From left to right, Tommy Sandhu, Sanjeev Kohli, Nina Wadia and Kulvinder Ghir sit talking, holding microphones
From left: Tommy Sandhu, Sanjeev Kohli, Nina Wadia and Kulvinder Ghir (credit: Jas Sansi)

The cast quickly gelled. Wadia remembered: “We were so like-minded and had all had similar experiences. We had all been to an Indian restaurant on a Friday night with white friends who asked the waiter: ‘Can we call you Sid?’

“That sketch was holding up a mirror to people and saying: ‘This is our experience as brown people.’ It made the audience go: ‘Oh, that’s what we’re doing’, but they still laughed.”

The creatives talked about the way they aimed to educate through comedy, highlighting issues while making viewers laugh. 

Ghir added: “We turned the tables many times. We said: ‘We’re not stupid, we know what your behaviour is like, but we’re no better. Let’s put down our weapons and look at our humanity.’”

Kohli talked about how the show “tapped into the laughter of recognition, which nobody had verbalised before”. As an example, he recalled “a sketch about Asian MasterChef, set in India. Kulvinder described his first course as an elaborate dish from the court of an emperor, then the main was an entire goat marinated for six weeks. What about pudding? ‘Fruit cocktail with Tip Top [a tinned creamy topping].’ That’s what happened if we went to friends’ houses for dinner. You’d get the best food, beautiful ­biryanis and fluffy naans, then fruit cocktail with Tip Top.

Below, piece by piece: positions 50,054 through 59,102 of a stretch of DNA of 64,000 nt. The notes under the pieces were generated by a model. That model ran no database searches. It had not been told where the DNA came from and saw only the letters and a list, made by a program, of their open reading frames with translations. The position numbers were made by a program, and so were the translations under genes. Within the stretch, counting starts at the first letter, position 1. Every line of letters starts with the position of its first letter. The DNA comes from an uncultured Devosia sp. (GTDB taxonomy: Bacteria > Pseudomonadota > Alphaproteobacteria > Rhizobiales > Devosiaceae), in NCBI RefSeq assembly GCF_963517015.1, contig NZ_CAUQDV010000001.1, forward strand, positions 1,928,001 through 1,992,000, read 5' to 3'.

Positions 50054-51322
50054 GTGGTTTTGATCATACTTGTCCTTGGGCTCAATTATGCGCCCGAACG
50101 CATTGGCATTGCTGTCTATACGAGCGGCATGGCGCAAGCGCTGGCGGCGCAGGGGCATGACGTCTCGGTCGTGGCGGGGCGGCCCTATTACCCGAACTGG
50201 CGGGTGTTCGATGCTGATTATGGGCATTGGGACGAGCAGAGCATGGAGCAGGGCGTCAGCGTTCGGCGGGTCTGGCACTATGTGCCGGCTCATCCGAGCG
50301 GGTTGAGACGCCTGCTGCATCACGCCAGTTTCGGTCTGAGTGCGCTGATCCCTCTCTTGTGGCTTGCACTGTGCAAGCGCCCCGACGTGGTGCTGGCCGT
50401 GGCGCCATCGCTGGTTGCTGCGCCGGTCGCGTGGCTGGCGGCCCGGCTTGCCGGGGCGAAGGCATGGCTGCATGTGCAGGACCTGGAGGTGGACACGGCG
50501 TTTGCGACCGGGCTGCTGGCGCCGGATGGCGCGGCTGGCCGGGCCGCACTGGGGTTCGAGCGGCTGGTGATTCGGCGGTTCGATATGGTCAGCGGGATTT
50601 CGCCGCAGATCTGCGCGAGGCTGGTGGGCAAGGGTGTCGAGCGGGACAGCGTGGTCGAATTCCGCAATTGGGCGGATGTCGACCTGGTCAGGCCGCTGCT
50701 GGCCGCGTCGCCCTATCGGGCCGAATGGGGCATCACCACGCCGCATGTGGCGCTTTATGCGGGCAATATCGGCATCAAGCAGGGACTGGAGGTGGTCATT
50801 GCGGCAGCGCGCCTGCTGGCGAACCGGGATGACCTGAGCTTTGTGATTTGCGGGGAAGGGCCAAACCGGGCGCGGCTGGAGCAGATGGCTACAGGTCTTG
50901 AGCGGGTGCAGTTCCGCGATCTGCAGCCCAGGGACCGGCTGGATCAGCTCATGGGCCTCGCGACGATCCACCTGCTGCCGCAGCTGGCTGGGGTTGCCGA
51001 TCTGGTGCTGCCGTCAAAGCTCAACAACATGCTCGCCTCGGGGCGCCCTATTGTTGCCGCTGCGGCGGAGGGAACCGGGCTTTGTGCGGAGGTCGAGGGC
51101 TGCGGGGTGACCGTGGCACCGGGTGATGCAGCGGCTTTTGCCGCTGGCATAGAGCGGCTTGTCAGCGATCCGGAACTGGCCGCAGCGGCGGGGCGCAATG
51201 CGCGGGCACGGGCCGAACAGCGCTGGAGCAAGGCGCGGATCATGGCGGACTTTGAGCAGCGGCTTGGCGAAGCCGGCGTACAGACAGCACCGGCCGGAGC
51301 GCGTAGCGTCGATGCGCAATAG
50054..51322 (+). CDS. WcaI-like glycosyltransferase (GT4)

“I sent the sketch to Anil and he said he didn’t get it. But when they recorded it, there was a rollercoaster laugh of recognition, with people saying: ‘I thought that was just in my house.’”

While some of the characters may appear exaggerated, Kohli said: “You’ll usually find they are based on something that actually happened.”

In fact, they were occasionally ahead of their time. Kohli revealed: “I invented a character quite early on who we thought was too far-fetched. It was based on someone I knew, an Asian who hated Asians and had a sticker above his bed saying: ‘This is a Paki-free zone.’ Extraordinary and clearly not true whenever he got into bed.

“I found this level of denial hilarious and I wanted to do something with that, inventing an Asian woman in the Cabinet, but then I thought: ‘They’re not going to buy that.’ Then Suella Braverman arrived!”

Wadia remembered: “We were filming the Coopers in Ealing Broadway shopping centre when a real-life ­Dennis Cooper appeared. He was very angry and said: ‘Stop showing white people that some of us want to be white.’ He took offence that he had recognised himself, but that’s the sort of person we want to offend.

“The most complaints we got was when the Coopers became Christians, and when he took the communion wafer he asked for a pickle. People said how insulting it was. It was a fine line, but we weren’t making fun of the body of Christ, we were making fun of the character and what an idiot he was. There was actually very little criticism from our own community.”

Kohli said: “We weren’t trying to offend. We always thought about the intended victim, and we were careful not to punch down. Most people who complained were just too thick to get the joke.”

Ghir pointed out: “It was such a ­British show, sarcastic and tongue-in-cheek. We were influenced by things such as Monty Python’s Life of Brian. We thought: ‘It’s time for us to speak out and you’ve given us the tools to do it. If you don’t get it, that’s your problem.’ 

“Instead of turning the other cheek and not causing trouble, a generation of us was saying: “No, it’s time we stood up for ourselves.’ Not using fist fights, but wit.”

‘Goodness Gracious Me – from writing to screen’ was sponsored by RTS Midlands and held at Symphony Hall in Birmingham on 20 October. It was produced by DESIBlitz.